While a flea or two isn’t usually a cause for panic, if left untreated they can quickly become the worst bug problem you’ve ever faced. Given that a single female flea can produce a population of over 20,000 in just 60 days, it’s not hard to see how fast things can get out of hand. All of which is to say, if you think you might have fleas, you need to act immediately.
The warm weather's here and so are the fleas and ticks. Here are 3 tips to protect you, your pets, family, and your home from these troublesome pests.
Fleas and ticks are horrible, annoying pests. Turns out, the more research you do, the stranger they get.
It’s true they cannot endure freezing weather for extended periods, but they often find ways to survive anyway. In fact, some species of ticks are most active in winter. Adult blacklegged ticks, for example, take their first blood meals during late fall or early winter.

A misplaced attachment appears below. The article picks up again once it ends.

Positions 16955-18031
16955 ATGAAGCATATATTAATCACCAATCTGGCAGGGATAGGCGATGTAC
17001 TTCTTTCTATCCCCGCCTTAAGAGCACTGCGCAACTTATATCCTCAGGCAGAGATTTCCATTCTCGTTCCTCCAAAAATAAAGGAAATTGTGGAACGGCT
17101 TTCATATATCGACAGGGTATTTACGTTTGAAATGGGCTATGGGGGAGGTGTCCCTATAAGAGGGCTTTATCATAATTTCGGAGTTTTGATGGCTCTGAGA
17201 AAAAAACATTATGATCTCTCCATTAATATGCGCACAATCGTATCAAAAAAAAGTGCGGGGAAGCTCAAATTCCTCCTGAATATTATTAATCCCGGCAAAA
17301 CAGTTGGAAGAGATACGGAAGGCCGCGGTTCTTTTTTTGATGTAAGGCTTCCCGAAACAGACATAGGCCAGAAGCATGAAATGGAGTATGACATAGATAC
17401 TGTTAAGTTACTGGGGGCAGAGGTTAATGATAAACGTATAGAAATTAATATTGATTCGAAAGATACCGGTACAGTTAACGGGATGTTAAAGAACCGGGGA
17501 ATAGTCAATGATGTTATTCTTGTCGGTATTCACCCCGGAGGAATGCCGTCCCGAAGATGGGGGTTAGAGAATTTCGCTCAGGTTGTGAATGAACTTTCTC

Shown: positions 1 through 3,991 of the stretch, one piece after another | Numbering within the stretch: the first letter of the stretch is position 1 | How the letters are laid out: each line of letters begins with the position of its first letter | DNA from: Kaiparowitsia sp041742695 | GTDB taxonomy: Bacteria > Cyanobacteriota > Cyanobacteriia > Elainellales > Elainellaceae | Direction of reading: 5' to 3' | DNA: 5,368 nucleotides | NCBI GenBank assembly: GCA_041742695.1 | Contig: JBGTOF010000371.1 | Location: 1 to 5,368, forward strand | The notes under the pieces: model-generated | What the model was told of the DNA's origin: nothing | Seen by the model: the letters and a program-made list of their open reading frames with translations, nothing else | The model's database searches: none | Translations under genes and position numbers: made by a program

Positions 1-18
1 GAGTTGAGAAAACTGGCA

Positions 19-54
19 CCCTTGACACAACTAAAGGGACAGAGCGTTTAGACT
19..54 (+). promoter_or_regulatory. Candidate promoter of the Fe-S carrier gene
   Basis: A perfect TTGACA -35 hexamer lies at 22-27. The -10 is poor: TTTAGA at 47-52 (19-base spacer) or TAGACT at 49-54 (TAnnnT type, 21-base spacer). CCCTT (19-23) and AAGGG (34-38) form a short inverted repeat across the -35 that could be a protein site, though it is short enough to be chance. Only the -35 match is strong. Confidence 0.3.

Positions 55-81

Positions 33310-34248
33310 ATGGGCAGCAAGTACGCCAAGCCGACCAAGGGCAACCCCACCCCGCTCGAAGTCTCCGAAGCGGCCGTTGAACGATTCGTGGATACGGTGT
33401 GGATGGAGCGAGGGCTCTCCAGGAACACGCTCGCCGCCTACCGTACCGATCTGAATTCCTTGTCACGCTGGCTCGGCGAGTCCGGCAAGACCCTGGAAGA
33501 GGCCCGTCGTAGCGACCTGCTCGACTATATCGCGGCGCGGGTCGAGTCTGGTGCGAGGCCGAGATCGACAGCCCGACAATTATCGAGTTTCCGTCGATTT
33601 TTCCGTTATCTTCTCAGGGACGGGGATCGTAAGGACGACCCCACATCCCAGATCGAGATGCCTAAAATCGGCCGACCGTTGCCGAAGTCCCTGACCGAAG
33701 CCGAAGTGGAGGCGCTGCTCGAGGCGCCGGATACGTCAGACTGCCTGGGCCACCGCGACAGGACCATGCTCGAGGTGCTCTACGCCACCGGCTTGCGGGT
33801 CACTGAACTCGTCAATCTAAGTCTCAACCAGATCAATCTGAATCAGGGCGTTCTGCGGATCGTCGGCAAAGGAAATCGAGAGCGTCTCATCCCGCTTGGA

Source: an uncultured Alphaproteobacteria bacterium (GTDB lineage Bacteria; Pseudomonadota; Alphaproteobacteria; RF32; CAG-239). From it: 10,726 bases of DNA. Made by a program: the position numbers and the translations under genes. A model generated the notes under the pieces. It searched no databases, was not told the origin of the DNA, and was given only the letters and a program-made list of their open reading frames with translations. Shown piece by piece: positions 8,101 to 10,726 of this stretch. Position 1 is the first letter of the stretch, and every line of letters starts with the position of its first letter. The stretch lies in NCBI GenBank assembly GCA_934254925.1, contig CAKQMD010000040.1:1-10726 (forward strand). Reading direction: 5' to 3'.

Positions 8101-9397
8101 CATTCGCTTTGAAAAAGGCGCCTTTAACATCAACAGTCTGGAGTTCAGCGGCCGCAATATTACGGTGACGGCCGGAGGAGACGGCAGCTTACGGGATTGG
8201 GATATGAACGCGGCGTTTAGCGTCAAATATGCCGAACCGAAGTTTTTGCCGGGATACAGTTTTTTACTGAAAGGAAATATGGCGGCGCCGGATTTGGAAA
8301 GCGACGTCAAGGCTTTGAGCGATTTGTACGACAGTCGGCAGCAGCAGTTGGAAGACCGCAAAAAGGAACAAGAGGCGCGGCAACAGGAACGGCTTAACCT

Contrary to popular belief, contracting fleas has nothing to do with the cleanliness or condition of your home—fleas can and do infest everyone. However, fleas usually enter your yard via wild animals, such as squirrels, rabbits, feral cats, possums, etc. Then, either you, your family or a pet unknowingly bring these outside fleas into your home.
Unfortunately, the same features that make flea collars effective also make them dangerous to both pets and humans—serious, even life threatening, side-effects have been linked with exposure to the chemicals found in flea collars.